The Art of Fielding, by Chad Harbach. Little, Brown, 524
pages, $25.99 hardcover.
College baseball is merely the surface subject of Harbach’s
perfect-pitch debut novel. At its heart is a shy and scrawny shortstop prodigy,
Henry Skrimshander, plucked from dusty, small-town playing fields by Westish
College baseball team captain Mike Schwartz to power the Harpooner’s – so named
because college president Guert Affenlight, as a student, unearthed long-lost
writing by Herman Melville – to long-sought nationals. The games recounted along
the way are riveting, even for non-fans of baseball. But off the playing field,
this is a coming-of-age novel that is at once spirited and melancholy – and
quite, quite queer. Henry’s dorm-mate is fashionably effete Owen Dunne,
effortlessly comfortable with his gay self whether as man-about-campus or at
bat; life-long bachelor Affenlight – though he has a flighty daughter, Pella,
who also figures in the story – is smitten with the lad. As the story unfolds,
the destinies of these five characters reach a tipping point, leaving the
reader unsure whether their dreams will be realized. In that sense, this
impressively affecting novel is a lot like real life.
We the Animals, by
Justin Torres. Houghton Mifflin Harcourt, 144 pages, $18 hardcover.
This enthralling debut novel, knitted into propulsive story
form through a series of disconnected vignettes, recounts six rambunctious
years in the wild-boy lives of three brothers: Manny, Joel and the unnamed
narrator. In their younger years, they are tough and inseparable – sitting at
the kitchen table joyously smashing tomatoes one day, another day sheltering
one another from their white mother’s and their Puerto Rican’s father’s erratic
behavior and tempestuous moods. Often, there is violence. Just as often, there is
tenderness. And, always, there is a sexual undercurrent. In one scene, the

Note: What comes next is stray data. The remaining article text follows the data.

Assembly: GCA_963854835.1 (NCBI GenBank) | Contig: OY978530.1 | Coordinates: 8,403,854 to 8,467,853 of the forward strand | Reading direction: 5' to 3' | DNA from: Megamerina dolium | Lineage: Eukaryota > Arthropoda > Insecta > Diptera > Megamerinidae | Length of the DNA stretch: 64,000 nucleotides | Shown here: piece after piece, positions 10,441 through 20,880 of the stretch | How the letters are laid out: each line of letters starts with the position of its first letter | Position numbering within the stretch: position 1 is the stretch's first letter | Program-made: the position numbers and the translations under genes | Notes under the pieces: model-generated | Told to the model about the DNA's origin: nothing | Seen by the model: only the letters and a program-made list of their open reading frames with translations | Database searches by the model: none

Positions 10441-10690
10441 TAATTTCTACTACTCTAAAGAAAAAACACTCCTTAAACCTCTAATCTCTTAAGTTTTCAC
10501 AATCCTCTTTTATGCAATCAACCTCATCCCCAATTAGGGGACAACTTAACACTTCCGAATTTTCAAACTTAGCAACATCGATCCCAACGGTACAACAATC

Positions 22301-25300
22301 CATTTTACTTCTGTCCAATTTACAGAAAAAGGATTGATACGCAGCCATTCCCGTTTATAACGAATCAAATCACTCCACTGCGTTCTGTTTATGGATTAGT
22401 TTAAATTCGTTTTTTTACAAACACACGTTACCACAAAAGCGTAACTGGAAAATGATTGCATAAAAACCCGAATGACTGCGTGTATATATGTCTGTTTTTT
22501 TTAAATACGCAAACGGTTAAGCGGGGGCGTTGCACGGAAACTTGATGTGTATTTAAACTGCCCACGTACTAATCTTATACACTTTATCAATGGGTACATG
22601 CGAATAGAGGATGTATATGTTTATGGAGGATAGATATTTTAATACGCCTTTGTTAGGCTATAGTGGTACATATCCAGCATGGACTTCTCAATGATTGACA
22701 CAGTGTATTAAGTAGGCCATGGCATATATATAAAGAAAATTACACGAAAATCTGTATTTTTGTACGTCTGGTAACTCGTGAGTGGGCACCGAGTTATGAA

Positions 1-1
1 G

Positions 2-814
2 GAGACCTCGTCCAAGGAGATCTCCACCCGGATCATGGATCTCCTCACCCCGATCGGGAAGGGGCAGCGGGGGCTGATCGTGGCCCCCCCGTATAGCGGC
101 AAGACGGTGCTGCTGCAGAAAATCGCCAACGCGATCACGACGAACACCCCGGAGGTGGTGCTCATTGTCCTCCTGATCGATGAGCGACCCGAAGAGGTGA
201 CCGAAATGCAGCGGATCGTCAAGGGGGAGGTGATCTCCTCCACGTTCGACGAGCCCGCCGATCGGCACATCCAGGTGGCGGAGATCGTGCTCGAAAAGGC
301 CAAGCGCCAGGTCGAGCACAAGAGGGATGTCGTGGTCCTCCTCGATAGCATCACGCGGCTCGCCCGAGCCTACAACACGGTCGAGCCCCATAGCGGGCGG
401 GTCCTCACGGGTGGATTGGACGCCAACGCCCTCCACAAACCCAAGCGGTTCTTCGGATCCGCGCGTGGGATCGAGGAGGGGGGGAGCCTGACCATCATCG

three boys are witness, after a bedtime bath, to their parents copulating
against the bathroom sink; in another, an older boy lures them into his
basement and plays a porn tape in which a father abuses his son; and – hinting
at one boy’s eventual coming-out – he comments often on the fierce feel of his
father’s muscle. By book’s end, the "we" of the title has shattered into an "I"
and a "them," as the narrator understands that his "pansy scent" has set him
Women of the Mean Streets: Lesbian Noir, edited by J.M.
Redmann and Greg Herren, Bold Strokes Books, 276 pages, $16.95 paper.
What this is: a collection of quite good (and several
outstanding) short stories, most of them well-crafted mysteries. What this
isn’t: the promised mean streets of "lesbian noir:" there aren’t as many
hardboiled, rye-swilling private investigators or as many dark and dangerous
urban alleyways as promised by the title. That said, Carson Tait’s "Boomerang,"
about a lusty bounty hunter who falls hard for her amusingly named prey,
Diamond Collier, hits all the right noir notes; Redmann’s own "Lost" features
P.I. Mickey Knight – taking a 30-page detour from the author’s several mystery
novels – is engaged by an annoying relative to sleuth the whereabouts of a
sleazy cousin. Genres are mixed – but noir wins out – in Lindy Cameron’s
science-fictional collection-closing story, "Feedback," featuring a legless
cybercop who "trawls the mean streets of Cy-city and the other virtual resorts
– the ones that ordinary beat cops fear to tread." Stories by Laura Lippman,
Lori L. Lake, Victoria Brownworth and Miranda Kent also stand out – tough,